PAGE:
Close Reading in the Early Grades

The adoption of the Common Core has made “close reading” the new hot topic in the literacy/reading world. However, how does close reading translate to the youngest of the primary grades? I poked around a little on YouTube and found some (of what I found to be) inappropriately difficult texts being taught to first graders under the auspices of a “close reading” lesson. In my opinion, close reading need not be taught with a more difficult text, or only with expository text. It is also my opinion that the term “close reading” is really synonymous with a series of good reading lessons. Take for example the two lessons below for a kindergarten class doing a close reading of Eric Carle’s The Very Hungry Caterpillar:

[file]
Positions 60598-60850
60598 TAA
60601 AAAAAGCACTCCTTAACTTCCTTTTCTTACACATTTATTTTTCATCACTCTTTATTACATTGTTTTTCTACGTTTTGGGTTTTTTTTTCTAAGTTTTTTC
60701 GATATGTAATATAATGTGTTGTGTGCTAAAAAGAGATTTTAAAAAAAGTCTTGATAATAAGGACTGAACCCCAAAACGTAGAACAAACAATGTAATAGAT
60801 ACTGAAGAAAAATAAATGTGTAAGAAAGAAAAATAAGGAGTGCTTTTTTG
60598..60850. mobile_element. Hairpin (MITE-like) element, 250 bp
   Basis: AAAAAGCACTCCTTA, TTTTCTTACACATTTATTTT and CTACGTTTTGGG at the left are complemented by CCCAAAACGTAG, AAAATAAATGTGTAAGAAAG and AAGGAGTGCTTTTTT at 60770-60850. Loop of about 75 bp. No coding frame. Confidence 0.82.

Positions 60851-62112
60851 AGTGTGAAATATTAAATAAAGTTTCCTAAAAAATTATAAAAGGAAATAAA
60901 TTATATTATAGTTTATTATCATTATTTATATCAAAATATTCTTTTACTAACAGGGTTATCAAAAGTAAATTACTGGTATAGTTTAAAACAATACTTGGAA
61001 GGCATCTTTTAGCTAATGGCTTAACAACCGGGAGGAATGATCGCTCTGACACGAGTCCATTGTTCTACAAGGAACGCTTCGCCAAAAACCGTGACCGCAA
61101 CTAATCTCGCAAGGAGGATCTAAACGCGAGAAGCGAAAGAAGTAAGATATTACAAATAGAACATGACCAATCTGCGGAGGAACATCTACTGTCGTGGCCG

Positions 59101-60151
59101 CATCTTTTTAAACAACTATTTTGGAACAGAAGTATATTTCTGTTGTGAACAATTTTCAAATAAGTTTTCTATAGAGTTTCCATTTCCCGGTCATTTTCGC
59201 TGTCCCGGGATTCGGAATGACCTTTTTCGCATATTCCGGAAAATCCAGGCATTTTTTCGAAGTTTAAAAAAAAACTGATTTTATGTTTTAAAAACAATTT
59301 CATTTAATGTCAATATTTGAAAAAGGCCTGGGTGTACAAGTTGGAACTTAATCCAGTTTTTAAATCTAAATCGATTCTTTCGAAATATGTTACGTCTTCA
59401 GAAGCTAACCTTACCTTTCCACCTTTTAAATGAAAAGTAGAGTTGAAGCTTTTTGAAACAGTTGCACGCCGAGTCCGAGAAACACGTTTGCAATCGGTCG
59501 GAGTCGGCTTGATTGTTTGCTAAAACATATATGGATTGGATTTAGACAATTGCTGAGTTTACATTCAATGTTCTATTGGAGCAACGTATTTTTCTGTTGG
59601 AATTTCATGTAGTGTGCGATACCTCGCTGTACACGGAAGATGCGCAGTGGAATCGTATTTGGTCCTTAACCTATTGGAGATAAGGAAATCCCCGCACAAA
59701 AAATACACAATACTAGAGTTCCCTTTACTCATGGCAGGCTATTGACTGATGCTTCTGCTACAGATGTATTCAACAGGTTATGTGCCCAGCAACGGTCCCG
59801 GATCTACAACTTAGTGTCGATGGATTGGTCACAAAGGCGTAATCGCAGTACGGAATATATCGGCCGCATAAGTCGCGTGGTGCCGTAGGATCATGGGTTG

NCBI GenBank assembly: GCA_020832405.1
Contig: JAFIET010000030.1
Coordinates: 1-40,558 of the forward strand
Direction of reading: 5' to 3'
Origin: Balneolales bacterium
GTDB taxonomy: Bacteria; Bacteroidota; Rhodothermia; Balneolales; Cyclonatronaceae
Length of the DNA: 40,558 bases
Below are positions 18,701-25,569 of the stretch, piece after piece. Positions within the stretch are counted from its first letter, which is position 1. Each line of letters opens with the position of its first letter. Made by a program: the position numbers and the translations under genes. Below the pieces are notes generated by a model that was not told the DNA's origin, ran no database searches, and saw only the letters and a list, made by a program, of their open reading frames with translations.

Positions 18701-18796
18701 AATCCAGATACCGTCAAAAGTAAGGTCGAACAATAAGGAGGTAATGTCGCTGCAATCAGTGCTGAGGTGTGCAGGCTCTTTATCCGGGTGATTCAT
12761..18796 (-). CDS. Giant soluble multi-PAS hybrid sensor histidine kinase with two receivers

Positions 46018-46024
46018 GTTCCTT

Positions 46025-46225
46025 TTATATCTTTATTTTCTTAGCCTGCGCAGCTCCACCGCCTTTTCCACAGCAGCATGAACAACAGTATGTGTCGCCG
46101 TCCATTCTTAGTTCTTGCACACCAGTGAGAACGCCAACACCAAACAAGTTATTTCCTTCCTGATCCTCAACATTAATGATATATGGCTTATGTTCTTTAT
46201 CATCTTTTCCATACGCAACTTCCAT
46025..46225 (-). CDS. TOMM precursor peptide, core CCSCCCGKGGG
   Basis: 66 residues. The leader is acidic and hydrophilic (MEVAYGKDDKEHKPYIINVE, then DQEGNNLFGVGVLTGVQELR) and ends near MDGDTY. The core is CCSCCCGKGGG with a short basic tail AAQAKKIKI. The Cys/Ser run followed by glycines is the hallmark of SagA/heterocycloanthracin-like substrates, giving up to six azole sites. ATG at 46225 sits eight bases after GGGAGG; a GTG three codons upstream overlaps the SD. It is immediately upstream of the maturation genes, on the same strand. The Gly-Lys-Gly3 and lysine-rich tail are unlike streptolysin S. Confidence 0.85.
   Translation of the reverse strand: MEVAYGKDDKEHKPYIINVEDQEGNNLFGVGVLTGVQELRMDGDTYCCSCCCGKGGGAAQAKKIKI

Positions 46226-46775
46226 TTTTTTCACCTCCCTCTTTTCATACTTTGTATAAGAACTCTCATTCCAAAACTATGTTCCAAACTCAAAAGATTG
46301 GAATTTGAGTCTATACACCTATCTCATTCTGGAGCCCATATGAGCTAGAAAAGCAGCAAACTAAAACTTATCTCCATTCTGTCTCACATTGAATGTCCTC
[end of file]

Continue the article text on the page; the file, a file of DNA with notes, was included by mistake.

The first lesson focuses on recounting the story and recalling information from it. I like how the students are encouraged to take their recalled information further by classifying all the foods the caterpillar eats. Adding even more higher order thinking skills — the teacher asks the young students to think of their own categories for the foods (eg. “healthy” and “unhealthy”). Clever!

The second lesson focuses on language and vocabulary development. The teacher again incorporates higher order thinking skills by asking students to explain how the author tells us what a “cocoon” is by closely examining the language used in the text.

How do you use close reading in your early childhood classrooms?


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